In the wake of the Supreme Court’s ruling in Spokeo, Inc. v. Robins, 136 S. Ct. 1540 (U.S. May 16, 2016), a growing trend is emerging with respect to cases involving claims under the Telephone Consumer Protection Act, 47 U.S.C. § 227 (“TCPA”). Indeed, while many early decisions held that “a violation of the TCPA is a concrete injury,” see, e.g., Rogers v. Capital One Bank (USA), N.A., No. 1:15-cv-4016, 2016 WL 3162592, at *2 (N.D. Ga. June 7, 2016), more recently, some courts are requiring more. In fact, in Ewing v. SQM US, Inc. et al., Judge Cathy Ann Bencivengo of the Southern District of California held last week that not even specifically pled cellular phone charges incurred as a result of telephone calls made by an automatic telephone dialing system (“ATDS”) are necessarily enough to establish standing for purposes of the TCPA. See Order Granting Motion to Dismiss at pp. 4-6, No. 3:16-cv-1609 (S.D. Cal. Sept. 29, 2016), ECF No. 23. The plaintiff in Ewing had alleged that the defendants violated the TCPA by utilizing an ATDS to call his cellular telephone number without his prior express consent. Id. at pp. 1-2. Seeking to represent a nationwide class, the plaintiff specifically asserted in his complaint that these phone calls resulted in wireless phone charges, and alleged that such charges were sufficient to establish Article III standing. See id. at pp. 2, 4. The district court, however, disagreed.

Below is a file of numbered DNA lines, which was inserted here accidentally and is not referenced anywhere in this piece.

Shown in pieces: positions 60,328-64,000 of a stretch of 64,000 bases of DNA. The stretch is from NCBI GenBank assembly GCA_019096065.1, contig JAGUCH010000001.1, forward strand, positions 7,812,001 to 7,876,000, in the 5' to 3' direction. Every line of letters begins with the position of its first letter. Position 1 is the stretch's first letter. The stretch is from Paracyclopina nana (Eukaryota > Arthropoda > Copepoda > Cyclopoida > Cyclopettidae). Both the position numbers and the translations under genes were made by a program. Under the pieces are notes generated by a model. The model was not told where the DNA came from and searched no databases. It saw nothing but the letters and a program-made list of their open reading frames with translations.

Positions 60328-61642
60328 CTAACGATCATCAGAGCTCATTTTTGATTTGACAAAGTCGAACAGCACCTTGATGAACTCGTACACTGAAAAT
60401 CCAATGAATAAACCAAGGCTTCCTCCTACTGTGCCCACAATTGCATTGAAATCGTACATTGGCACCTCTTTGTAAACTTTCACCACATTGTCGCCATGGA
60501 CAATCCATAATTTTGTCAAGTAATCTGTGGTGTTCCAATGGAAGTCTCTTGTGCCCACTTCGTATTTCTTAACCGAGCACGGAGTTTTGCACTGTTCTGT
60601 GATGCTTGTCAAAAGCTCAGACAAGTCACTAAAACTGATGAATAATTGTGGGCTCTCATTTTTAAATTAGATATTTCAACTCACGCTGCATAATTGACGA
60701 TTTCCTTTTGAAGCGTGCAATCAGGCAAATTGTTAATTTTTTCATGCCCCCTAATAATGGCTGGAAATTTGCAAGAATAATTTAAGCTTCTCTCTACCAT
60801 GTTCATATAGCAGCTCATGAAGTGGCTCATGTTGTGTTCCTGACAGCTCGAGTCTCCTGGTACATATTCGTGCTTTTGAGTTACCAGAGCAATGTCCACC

In granting the defendants’ Motion to Dismiss, the district court reiterated that “‘it is settled that Congress cannot erase Article III’s standing requirements by statutorily granting the right to sue to a plaintiff who would not otherwise have standing,’” adding that “[a] ‘bare procedural violation, divorced from any concrete harm,’ does not satisfy the injury-in-fact requirement of Article III.” Id. at p. 3 (quoting Spokeo, 136 S. Ct. at 1547-49). According to the district court, although the plaintiff in Ewing alleged in his First Amended Complaint that “he actually incurred a specific charge for Defendants’ call to his cellular telephone,” he nevertheless “does not adequately allege standing” because he “does not, and cannot, connect this claimed charge with the alleged TCPA violation — Defendants’ use of an ATDS to dial his cellular telephone number.” Id. at p. 4. More specifically, the court explained that the plaintiff “does not, and cannot, allege that Defendants’ use of an ATDS to dial his number caused him to incur a charge that he would not have incurred had Defendants manually dialed his number, which would not have violated the TCPA,” and for that reason found that the plaintiff “did not suffer an injury in fact traceable to Defendants’ violation of the TCPA.” Id. Notably, while the plaintiff also argued that the defendants’ phone calls caused a concrete injury because “‘he had to waste time answering and addressing the robo-call,” and because “the call depleted his phone’s battery,” the court rejected the arguments. See id. In particular, the court made clear “[a]s with the charge Plaintiff allegedly incurred because of the call, these injuries are not connected to Defendants’ alleged use of an ATDS to dial his number.” Id. at pp. 4-5. Instead, the court clarified, the plaintiff again “would have been no better off had Defendants dialed his number manually.” Id. at p. 5. As a result, the district court held that because the plaintiff’s “alleged concrete harm . . . was divorced from the alleged violation of the TCPA,” the plaintiff “has not and cannot satisfy the standing to sue requirements of Article III,” and for that reason dismissed the plaintiff’s TCPA claims, with prejudice. Id. at pp. 5-6.